This may be because (previously mentioned recession aside), 71% of baby boomers have access to an employer-provided 401(k) or similar plan, and 81% of boomers who are offered those plans opt to take them. This is a significant departure from previous generations who relied on pensions, though this is a combination of changing employer preferences away from pensions and baby boomers following the trend.
However, there is a significant amount of leakage from retirement plans in the form of loans or withdrawals. About 64% of baby boomers have retirement savings outside of work, with savings as the most frequently cited vehicle.
There are a few key takeaways here. For one thing, the shift to 401(k)s and similar plans is actually less generous than traditional pensions, which is part of why more employers prefer to offer 401(k)s over fixed pensions.
In order to accumulate an adequate nest egg, boomers must routinely contribute their income to retirement savings, and while retirement savings grew from 2007 to 2014, this growth is not sufficient to fully fund retirement needs.
How Much do Most Baby Boomers Have Saved for Retirement?
This is where we encounter a retirement paradox in baby boomers: they have the most money of any generation, yet they don’t have enough savings to fully fund their retirements out of pocket.
The wealth gap between baby boomers and millennials isn’t a gap so much as a gulf. Baby boomers have about 12 times more wealth than millennials. Yet between the stock market crash of 2008-2009, on-and-off employment, and insufficient retirement planning, most boomers don’t have the resources they need to fund retirement (and that’s without factoring in health and medical costs).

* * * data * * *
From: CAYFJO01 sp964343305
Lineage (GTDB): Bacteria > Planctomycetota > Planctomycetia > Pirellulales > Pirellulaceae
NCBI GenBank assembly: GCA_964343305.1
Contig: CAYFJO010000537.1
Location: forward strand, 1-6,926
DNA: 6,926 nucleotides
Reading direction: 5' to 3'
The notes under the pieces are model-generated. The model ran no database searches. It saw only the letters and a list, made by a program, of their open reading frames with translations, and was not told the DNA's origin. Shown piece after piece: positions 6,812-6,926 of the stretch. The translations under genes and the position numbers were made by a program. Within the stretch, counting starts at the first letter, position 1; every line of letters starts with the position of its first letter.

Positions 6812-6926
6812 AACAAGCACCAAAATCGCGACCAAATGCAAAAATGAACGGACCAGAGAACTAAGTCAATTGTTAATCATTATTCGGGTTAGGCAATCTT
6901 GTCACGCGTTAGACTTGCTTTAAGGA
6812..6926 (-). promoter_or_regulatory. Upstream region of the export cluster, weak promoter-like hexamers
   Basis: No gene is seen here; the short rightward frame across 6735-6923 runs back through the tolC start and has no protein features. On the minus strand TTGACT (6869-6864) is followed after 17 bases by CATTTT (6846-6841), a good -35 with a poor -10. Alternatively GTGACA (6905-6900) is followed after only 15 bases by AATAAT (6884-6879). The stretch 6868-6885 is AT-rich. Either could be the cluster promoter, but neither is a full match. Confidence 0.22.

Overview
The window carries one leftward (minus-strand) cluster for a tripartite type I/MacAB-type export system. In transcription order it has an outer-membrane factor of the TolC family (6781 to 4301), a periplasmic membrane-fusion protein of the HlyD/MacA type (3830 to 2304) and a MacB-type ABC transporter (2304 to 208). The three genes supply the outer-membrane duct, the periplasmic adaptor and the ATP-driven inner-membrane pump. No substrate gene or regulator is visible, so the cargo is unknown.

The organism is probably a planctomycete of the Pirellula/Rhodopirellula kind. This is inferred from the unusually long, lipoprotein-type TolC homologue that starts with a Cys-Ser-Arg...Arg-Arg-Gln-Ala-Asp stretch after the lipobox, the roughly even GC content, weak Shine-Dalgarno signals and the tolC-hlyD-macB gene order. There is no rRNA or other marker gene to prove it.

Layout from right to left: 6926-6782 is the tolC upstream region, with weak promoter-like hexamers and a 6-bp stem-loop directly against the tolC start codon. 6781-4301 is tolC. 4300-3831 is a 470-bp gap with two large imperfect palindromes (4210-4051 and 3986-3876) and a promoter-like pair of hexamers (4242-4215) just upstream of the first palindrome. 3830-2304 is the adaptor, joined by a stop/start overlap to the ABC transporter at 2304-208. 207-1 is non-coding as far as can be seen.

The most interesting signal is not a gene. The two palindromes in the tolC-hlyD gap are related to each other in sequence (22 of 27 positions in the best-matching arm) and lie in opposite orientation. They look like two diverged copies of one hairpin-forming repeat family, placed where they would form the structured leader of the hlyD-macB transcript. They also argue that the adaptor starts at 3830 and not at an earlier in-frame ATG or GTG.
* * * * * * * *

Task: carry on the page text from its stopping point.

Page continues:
Almost half of all baby boomers don’t have any retirement savings at all, and nearly half say that Social Security will be their primary source of retirement income. Yet because most boomers DIY their retirement through guesswork, many of them miscalculate how much they actually need for retirement.
This is worsened by the debt status of many boomers, as many of them are still working through significant debts like mortgages. About 51% of baby boomers are still making mortgage payments at the age of retirement, and when their income drops in retirement, they may not be able to sustain their current living expenses.
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The Changing Face of Retirement
The net result? The concept of retirement as we know it is evolving.
With more money, fewer savings, and less inclination to retire than ever before, boomers no longer view their retirement as a time to kick back and relax, but rather a time to wind down a bit while they continue to work to support their current lifestyle.
What we get is a retirement generation that doesn’t think of retirement as exiting stage left, but rather as a time to continue staying active. That mentality will bleed into the retirement views of other generations and change the nature of the retirement industry as it evolves to accommodate them.
But given that baby boomers lived through times of radical political and social change, it should come as little surprise that they’re now revolutionizing the concept of retirement.